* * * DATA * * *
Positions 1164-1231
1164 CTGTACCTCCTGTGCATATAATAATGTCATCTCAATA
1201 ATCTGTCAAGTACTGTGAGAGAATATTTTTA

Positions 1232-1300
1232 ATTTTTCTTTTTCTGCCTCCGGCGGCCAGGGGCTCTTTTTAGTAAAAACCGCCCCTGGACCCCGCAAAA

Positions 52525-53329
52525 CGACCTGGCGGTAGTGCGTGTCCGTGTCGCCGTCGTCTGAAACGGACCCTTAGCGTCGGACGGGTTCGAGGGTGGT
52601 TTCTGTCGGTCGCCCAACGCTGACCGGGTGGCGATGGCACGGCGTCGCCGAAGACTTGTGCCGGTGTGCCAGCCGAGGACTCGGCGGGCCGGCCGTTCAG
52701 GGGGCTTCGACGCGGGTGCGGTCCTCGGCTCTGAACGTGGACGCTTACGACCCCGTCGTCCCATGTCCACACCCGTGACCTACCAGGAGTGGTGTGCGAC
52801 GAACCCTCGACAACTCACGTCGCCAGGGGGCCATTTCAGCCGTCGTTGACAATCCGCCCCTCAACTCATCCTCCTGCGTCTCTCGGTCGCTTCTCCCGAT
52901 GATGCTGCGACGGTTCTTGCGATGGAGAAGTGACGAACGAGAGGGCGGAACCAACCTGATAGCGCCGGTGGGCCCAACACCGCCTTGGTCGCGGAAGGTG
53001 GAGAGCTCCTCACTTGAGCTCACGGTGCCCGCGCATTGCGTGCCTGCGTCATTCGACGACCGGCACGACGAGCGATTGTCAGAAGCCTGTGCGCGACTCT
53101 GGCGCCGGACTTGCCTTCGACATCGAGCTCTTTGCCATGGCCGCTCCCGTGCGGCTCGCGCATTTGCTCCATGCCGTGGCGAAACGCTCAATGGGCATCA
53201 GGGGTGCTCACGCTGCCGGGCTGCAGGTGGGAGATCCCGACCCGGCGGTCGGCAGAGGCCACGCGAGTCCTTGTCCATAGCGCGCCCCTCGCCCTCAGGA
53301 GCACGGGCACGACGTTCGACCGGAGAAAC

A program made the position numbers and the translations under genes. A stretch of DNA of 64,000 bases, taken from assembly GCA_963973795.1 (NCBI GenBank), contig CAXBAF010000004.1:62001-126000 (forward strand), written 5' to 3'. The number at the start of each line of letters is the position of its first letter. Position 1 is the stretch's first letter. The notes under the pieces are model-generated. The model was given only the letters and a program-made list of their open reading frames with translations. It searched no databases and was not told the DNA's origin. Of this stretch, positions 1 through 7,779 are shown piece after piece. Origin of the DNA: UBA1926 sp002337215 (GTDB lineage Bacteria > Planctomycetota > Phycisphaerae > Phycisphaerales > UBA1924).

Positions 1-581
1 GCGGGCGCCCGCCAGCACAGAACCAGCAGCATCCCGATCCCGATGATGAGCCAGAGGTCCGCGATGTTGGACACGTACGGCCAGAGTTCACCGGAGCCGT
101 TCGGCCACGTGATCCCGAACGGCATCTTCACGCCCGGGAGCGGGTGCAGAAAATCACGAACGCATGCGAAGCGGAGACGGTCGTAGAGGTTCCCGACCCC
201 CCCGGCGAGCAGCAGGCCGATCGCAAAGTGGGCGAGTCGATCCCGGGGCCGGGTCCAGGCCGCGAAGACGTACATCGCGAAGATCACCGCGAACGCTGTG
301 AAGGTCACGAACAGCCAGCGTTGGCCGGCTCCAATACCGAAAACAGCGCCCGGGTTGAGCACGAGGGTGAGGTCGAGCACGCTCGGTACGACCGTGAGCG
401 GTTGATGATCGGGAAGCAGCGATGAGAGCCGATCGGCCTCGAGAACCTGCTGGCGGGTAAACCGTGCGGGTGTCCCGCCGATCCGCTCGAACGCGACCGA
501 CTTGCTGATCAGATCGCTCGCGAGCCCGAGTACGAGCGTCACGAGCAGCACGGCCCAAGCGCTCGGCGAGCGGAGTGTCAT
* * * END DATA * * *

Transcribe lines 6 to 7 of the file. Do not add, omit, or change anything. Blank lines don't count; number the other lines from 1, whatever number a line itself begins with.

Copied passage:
Positions 52525-53329
52525 CGACCTGGCGGTAGTGCGTGTCCGTGTCGCCGTCGTCTGAAACGGACCCTTAGCGTCGGACGGGTTCGAGGGTGGT